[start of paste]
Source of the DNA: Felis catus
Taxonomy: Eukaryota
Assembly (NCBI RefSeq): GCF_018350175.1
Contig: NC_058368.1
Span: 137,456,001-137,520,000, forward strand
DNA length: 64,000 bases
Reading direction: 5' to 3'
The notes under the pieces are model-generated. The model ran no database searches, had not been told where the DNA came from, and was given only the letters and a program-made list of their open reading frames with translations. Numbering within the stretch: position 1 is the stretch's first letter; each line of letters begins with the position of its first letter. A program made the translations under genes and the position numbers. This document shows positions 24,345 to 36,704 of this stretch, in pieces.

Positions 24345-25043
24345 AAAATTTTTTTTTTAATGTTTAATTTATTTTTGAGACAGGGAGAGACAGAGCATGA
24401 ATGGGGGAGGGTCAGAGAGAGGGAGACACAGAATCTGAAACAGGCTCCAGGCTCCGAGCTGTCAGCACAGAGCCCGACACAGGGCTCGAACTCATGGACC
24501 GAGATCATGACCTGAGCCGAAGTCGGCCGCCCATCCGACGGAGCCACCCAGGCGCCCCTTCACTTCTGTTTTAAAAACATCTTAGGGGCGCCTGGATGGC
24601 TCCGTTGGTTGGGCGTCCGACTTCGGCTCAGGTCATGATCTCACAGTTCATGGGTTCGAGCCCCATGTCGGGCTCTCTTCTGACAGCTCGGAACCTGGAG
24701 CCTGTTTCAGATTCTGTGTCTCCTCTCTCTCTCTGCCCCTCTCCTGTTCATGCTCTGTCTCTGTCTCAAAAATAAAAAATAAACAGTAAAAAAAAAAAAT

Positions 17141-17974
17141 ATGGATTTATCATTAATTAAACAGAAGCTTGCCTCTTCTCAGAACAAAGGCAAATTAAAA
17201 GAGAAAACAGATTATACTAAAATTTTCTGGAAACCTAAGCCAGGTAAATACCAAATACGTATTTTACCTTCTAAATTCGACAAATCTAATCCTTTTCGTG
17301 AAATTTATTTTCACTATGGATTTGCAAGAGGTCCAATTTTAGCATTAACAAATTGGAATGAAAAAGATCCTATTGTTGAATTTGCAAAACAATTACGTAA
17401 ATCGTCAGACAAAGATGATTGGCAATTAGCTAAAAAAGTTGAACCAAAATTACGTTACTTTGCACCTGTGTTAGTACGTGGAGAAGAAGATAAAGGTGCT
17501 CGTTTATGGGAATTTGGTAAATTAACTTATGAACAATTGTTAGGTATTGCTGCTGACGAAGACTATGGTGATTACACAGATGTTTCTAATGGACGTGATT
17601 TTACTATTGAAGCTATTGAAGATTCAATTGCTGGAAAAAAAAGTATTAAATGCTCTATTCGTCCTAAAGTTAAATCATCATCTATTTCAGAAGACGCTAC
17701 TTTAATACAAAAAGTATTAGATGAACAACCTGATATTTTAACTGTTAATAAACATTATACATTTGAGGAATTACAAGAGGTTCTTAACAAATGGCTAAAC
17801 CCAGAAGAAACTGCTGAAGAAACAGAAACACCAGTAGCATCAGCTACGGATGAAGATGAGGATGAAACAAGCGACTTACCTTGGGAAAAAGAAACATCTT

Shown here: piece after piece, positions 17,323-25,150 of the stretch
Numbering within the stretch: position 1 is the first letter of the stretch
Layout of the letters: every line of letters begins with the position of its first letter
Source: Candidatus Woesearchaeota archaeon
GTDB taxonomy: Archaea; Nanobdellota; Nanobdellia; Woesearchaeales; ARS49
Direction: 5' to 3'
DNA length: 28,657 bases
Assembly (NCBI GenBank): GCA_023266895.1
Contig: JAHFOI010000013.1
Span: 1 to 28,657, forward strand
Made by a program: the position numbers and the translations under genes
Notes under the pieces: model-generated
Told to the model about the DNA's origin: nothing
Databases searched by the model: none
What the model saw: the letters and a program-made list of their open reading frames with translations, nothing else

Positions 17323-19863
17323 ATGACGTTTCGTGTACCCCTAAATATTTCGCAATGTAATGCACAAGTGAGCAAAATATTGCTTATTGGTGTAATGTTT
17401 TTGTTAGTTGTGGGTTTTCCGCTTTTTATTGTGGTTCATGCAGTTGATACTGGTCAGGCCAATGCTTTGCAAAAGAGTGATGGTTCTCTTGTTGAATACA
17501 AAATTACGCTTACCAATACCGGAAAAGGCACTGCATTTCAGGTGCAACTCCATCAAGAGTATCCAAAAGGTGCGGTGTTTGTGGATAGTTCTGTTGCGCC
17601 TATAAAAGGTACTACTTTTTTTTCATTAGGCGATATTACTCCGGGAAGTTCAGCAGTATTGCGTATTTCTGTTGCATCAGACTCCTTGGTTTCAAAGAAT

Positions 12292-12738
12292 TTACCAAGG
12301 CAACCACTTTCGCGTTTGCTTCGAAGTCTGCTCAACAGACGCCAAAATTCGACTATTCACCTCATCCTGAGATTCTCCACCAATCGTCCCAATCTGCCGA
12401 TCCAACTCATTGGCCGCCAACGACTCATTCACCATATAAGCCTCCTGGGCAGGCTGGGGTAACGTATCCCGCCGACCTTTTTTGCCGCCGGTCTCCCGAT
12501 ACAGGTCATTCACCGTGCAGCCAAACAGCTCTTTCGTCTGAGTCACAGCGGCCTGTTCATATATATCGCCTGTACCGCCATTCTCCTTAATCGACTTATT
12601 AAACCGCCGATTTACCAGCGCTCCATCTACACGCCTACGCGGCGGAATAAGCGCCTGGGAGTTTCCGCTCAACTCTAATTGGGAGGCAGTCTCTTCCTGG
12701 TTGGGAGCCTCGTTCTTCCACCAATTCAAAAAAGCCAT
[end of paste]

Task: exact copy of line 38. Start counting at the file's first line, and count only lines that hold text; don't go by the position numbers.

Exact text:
What the model saw: the letters and a program-made list of their open reading frames with translations, nothing else